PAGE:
Direct realism in perception and memory

Peter Farleigh

Research output: Chapter in Book/Report/Conference proceedingChapterpeer-review

Abstract

Do we, through perception and memory have direct contact with the world, or is such contact only mediated through mental representations? This is a central issue in the philosophy of psychology with the majority taking the representational view. Process philosophy, with its emphasis on a relational view of time, sides with a minority view - that of direct realism. In this paper I examine two schools of thought within the direct realist tradition - experimental psychology and process metaphysics. In particular I compare and contrast the work of what could be called the Australian realist school in psychology, with that of the prominent process philosopher, Charles Hartsborne.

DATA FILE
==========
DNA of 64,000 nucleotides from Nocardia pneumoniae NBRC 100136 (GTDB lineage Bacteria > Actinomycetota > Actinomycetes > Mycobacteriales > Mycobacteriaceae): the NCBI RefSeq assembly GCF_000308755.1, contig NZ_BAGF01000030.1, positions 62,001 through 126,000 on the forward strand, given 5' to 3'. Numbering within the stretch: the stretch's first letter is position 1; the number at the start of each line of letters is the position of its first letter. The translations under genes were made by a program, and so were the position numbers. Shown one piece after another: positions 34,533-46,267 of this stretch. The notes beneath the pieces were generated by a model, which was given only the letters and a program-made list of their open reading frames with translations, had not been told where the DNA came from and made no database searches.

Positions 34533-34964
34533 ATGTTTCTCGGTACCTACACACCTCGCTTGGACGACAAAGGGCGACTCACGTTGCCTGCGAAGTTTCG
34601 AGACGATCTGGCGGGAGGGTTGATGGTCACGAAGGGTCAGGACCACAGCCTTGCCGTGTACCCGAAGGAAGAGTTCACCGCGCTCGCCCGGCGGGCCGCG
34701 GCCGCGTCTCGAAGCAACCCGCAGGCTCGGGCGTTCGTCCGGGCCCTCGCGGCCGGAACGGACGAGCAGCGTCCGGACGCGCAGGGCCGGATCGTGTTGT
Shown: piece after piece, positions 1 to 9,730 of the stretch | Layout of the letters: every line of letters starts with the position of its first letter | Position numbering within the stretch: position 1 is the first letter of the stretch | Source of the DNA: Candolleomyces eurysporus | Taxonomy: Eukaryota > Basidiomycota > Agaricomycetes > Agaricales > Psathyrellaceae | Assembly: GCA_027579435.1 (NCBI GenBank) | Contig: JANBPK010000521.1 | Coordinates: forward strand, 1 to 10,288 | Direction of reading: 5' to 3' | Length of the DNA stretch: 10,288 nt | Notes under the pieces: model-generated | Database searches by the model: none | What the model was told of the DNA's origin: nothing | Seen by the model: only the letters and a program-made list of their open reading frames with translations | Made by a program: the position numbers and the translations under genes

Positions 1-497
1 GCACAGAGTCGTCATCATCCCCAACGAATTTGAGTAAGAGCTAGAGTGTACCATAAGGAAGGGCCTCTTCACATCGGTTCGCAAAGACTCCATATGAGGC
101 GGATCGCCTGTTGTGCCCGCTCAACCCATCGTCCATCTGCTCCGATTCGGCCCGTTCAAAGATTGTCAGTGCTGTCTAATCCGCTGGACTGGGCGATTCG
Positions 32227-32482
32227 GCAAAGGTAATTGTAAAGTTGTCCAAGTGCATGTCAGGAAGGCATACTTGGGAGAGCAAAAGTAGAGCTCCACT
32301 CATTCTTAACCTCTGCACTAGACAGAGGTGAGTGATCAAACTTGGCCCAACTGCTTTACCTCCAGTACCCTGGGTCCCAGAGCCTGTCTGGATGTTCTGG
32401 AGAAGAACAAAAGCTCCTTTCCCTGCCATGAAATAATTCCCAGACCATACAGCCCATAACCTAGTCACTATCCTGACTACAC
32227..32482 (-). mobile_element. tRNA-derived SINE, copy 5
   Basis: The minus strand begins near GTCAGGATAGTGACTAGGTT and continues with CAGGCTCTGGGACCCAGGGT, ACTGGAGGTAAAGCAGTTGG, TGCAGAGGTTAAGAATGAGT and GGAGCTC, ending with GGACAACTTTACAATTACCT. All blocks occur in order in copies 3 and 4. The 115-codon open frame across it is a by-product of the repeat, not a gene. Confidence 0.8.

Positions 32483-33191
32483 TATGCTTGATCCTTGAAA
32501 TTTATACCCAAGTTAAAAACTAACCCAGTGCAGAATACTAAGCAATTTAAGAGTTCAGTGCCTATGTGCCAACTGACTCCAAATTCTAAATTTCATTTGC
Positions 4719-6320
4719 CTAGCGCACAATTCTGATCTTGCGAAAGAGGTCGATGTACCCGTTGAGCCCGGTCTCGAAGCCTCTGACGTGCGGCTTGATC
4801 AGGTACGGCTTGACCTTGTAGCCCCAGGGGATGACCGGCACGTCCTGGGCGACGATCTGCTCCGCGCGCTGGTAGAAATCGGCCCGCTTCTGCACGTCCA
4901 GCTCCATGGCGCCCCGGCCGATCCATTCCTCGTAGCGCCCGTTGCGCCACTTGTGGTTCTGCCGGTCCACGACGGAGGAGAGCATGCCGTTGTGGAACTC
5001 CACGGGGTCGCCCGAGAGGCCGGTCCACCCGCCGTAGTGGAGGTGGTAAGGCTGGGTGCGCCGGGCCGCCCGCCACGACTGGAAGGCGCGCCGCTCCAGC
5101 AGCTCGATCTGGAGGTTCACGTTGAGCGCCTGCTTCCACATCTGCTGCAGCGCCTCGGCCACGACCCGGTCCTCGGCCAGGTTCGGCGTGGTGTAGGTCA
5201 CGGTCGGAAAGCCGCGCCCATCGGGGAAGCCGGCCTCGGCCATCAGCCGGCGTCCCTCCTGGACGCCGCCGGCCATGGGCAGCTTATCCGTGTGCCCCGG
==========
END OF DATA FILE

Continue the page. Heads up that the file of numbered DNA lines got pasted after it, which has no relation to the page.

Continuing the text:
Original languageEnglish
Title of host publicationSearching for new contrasts
Subtitle of host publicationWhiteheadian contributions to contemporary challenges in neurophysiology, psychology, psychotherapy, and the philosophy of mind
EditorsFranz G. Riffert, Michel Weber
Place of PublicationFrankfurt am Main, Germany
PublisherPeter Lang
Pages295-312
Number of pages18
ISBN (Print)3631390890
Publication statusPublished - 2003

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